The Duke of Cambridge continued his four day official visit to Kuwait and Oman on behalf of the Foreign and Commonwealth Office yesterday, spending the day carrying out engagements in both Middle Eastern countries.
The day began for the Duke at the Sheikh Salem Al-Ali National Guard Camp in northern Kuwait, near the country’s boarder with Iraq. William was there to watch as Exercise Desert Warrior was being carried out by soldiers. The exercise is a biannual event which sees British troops train alongside Kuwaiti troops for four weeks, in a defence and security collaboration that traces its origins back to the signing of the Treaty of Friendship in 1899 (which William’s visit is also marking).
Prince William donned safety goggles and ear defenders to view the training being carried out. He watched on as soldiers threw grenades and shot at targets, a very noisy environment but one that William would be familiar with due to his officer training at the Royal Military Academy, Sandhurst. The purpose of the visit was for the Duke to learn more about how defence forms the cornerstone of the relationship between the UK and Kuwait.
Following the demonstration, the Royal spent some time speaking to those who had just taken part. Using a interpreter to communicate with Kuwaiti soldiers, William said: “Ask him what it’s like training in the summer when it’s 50 degrees outside”. The reply of “you melt!” had both the Duke and the soldiers in laughter.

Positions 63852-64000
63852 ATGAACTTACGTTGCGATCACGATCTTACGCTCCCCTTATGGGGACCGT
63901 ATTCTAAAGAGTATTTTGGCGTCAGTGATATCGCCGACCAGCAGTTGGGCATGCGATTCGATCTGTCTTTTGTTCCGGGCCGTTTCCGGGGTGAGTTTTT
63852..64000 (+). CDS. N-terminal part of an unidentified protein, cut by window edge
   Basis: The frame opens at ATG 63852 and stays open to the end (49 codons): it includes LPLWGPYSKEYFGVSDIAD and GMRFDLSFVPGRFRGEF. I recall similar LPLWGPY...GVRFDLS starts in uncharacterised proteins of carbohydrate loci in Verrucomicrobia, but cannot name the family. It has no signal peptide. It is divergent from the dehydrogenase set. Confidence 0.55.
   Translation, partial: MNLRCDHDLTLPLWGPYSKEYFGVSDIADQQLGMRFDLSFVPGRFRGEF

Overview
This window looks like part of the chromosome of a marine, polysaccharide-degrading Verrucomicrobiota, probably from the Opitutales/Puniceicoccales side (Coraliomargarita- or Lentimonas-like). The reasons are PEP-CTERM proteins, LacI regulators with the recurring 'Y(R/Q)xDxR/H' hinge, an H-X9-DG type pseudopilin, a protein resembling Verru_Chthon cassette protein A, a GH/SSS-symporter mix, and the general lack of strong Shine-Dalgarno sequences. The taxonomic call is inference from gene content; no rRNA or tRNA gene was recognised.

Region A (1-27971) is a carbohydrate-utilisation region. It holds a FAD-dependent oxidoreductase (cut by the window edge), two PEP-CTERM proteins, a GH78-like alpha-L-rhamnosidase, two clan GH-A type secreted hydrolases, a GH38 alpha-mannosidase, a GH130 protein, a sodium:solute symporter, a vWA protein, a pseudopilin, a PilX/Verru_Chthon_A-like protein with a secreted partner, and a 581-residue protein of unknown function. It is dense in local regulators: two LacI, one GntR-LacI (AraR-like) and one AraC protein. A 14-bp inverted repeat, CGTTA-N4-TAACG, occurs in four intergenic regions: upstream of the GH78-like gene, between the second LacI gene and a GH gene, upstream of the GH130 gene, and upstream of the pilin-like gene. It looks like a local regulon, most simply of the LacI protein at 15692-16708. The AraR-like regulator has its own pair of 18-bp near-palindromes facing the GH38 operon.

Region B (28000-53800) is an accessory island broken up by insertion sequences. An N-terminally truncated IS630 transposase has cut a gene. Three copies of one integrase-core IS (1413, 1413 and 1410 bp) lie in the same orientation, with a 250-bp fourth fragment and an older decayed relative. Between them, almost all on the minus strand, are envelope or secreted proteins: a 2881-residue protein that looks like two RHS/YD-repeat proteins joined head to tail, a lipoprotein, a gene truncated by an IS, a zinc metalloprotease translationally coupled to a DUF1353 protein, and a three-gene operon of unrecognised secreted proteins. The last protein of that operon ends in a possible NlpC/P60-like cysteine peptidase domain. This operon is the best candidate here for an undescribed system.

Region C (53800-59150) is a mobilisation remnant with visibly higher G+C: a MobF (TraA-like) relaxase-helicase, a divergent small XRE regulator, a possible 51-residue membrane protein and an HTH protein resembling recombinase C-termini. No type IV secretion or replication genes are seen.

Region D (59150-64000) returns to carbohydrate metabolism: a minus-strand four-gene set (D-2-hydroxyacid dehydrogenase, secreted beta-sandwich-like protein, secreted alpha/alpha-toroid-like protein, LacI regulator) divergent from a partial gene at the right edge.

It was then time to say goodbye to Kuwait and hello to Oman. The Duke of Cambridge arrived at Khasab Airport to kick off the second and final part of the tour; awaiting him was a guard of honour. While at the airport, William spoke with dignitaries who were there to officially welcome him to the country.
His first engagement in Oman was to visit the country’s Royal Navy at the Ras Musandam Naval Base. The future King spoke with naval officers and traveled on a military boat during the visit, which purpose was to learn more about the Navy’s role in monitoring the Strait of Hormuz maritime traffic separation scheme. At its narrowest point, the Strait is just 21 miles wide.
During the visit, the Duke also got the chance to speak with British troops undertaking flight deck operations training while on an Omani warship.
It was then on to another plane for the Prince, as he traveled to Muscat. Muscat is the capital of Oman and also where William would spend his final day on tour carrying out engagements. His arrival, although official, had a rather amusing moment when the 6ft 2″ Duke had to climb out a door that was not suited to his height! William was officially received by His Highness Sayyid Haitham bin Tariq Al Said upon arrival.
A slightly unusual arrival for #RoyalVisitOman as Prince William Duke of Cambridge landed in Muscat onboard a Hercules of the Oman Royal Flight.@ShutterstockNow @UKinOman #Royals pic.twitter.com/jJlzC003BK
— Rookie (@royalfocus1) December 3, 2019
The Duke of Cambridge arrives in Oman, at the start of his first official visit to the country // دوق كامبردج يصل إلى سلطنة عمان في أول زيارة رسمية له للبلاد.#RoyalVisitOman pic.twitter.com/fZhQwUOgjk
— Kensington Palace (@KensingtonRoyal) December 3, 2019
On the last day of his visit, William will no doubt be hoping for more appropriate doorways and, maybe, to also bring some of the warmer weather back with him to the UK as he says goodbye following a very successful visit.